Here’s a good example of a post I started and stopped several times (thinking few would understand) before taking my own advice to “write it anyway.”
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Go ahead and call me crazy, but the best part of the past year – hands down, far and away beating out all other contenders – has GOT to be learning to live with question marks.
- What caused it?
- What’s going to happen?
- When will that be?
- How will we manage?
- How long until we know more?
- What are we going to do if such-and-such….?
Answer to all: Don’t know.
And THAT’s not so easy for someone whose identity is built largely on knowing the answers. (See previous post, where I prepare to unravel the U.S. Tax Code. :-))
Comment seen on Facebook today: “For me, it’s that NOTHING has been resolved at all. There are so many questions and I keep waiting for at least one of them to be answered.” Okay, the writer was talking about the TV show “LOST.” Not exactly the same situation as ours, but let’s not get competitive about this. My point:
Most of us are not at peace in the presence of questions-without-answers.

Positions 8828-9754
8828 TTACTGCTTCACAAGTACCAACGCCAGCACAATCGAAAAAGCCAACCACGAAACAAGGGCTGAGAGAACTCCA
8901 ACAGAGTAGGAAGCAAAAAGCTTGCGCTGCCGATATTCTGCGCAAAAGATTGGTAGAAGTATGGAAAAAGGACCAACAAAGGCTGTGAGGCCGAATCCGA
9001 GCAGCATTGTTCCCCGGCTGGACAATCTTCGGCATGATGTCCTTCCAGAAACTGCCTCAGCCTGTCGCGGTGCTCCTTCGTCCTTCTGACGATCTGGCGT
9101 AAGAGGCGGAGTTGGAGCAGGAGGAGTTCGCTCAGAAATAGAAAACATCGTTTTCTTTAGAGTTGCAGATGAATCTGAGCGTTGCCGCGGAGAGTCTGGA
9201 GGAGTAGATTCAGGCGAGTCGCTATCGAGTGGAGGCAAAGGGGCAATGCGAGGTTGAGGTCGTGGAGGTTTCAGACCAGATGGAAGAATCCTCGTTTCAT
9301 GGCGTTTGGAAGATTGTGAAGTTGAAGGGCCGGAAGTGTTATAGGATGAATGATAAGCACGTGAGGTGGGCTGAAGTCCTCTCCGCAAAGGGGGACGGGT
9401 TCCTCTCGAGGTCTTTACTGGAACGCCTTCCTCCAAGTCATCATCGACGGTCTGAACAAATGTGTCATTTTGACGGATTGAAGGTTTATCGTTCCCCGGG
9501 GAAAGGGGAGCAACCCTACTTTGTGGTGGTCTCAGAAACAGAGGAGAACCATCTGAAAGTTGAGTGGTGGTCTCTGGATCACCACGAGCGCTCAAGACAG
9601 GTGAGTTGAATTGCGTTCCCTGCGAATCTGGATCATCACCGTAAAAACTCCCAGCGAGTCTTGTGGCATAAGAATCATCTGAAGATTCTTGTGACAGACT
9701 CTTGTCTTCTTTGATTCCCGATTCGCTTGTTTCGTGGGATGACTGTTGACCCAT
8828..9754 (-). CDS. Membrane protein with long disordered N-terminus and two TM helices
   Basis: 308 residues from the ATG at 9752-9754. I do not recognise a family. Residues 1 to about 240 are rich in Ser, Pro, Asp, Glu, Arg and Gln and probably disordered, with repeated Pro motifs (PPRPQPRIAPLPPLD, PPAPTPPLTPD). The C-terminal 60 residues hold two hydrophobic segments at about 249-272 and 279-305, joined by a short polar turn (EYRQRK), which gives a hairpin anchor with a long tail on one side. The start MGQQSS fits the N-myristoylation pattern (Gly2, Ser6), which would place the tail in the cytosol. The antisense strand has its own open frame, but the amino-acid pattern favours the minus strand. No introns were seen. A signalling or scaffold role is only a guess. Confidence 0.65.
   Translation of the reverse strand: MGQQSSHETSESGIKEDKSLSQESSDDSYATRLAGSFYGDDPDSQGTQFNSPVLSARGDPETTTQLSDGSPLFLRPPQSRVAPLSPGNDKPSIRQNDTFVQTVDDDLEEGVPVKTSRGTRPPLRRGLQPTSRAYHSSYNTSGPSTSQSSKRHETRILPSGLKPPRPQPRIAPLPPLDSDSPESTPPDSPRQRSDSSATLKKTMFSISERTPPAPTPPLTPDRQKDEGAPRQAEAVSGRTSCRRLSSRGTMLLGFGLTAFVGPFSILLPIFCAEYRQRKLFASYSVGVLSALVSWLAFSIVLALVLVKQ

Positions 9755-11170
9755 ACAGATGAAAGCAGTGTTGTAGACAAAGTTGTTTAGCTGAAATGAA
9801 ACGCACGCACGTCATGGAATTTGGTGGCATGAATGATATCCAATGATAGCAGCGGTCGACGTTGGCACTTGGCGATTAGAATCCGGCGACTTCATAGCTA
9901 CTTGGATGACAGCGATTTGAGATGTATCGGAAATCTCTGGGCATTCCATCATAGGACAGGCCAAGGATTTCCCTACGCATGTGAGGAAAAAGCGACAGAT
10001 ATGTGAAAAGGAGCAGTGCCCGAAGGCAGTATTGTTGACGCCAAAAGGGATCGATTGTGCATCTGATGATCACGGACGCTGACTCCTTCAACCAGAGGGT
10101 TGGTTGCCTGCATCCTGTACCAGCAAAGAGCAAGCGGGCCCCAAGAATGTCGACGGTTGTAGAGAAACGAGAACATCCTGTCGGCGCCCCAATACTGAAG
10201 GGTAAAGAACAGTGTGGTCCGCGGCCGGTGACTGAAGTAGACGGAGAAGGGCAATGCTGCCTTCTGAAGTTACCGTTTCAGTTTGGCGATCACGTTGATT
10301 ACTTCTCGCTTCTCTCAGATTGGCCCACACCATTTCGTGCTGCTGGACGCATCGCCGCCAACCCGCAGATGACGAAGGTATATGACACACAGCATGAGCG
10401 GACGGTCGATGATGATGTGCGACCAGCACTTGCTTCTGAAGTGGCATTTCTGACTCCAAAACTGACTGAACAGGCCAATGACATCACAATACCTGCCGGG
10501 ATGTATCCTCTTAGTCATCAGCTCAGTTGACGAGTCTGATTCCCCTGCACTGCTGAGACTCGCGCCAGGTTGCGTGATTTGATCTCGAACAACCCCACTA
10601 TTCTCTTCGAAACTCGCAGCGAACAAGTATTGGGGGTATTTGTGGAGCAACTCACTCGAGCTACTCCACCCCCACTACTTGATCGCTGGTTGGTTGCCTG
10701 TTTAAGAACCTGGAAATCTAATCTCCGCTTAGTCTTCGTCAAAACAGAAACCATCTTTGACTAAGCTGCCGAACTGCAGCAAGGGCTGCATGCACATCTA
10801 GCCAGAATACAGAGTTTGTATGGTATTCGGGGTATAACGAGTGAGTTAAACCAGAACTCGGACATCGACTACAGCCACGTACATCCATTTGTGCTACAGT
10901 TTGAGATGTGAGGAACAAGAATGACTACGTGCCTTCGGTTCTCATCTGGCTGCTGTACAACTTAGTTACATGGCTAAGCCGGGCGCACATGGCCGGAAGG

Living by faith is something we do a lot of talking about, but in the face of “I really don’t know,” where are we really with God? I mean, one on one. No platitudes. No pat answers.
Face to face with Him, what do you say? What do you hear? I mean, after the delay (because it takes a while to switch stations – and stop picking up the static of other voices)?
It’s a great place to be, the terrible-and-holy place of I-don’t-have-any-answers. Sacred. I should have taken notes.
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I found the quote I’ve been searching for! Nice surprise, finding it.
“…have patience with everything unresolved in your heart and try to love the questions themselves as if they were locked rooms or books written in a very foreign language. Don’t search for the answers, which could not be given to you now, because you would not be able to live them. And the point is to live everything. Live the questions now. Perhaps then, someday far in the future, you will gradually, without even noticing it, live your way into the answer.” -Rainer Maria Rilke, 1903, in Letters to a Young Poet (bolding mine)
Live the questions. Absolutely.
Out for a walk on Wednesday, I found the chill October air invigorating and was reminded of a former colleague’s words as she reflected on leaving IBM many years ago, not knowing what she’d do next, “It can be good to get out there and feel the cold wind in your face.”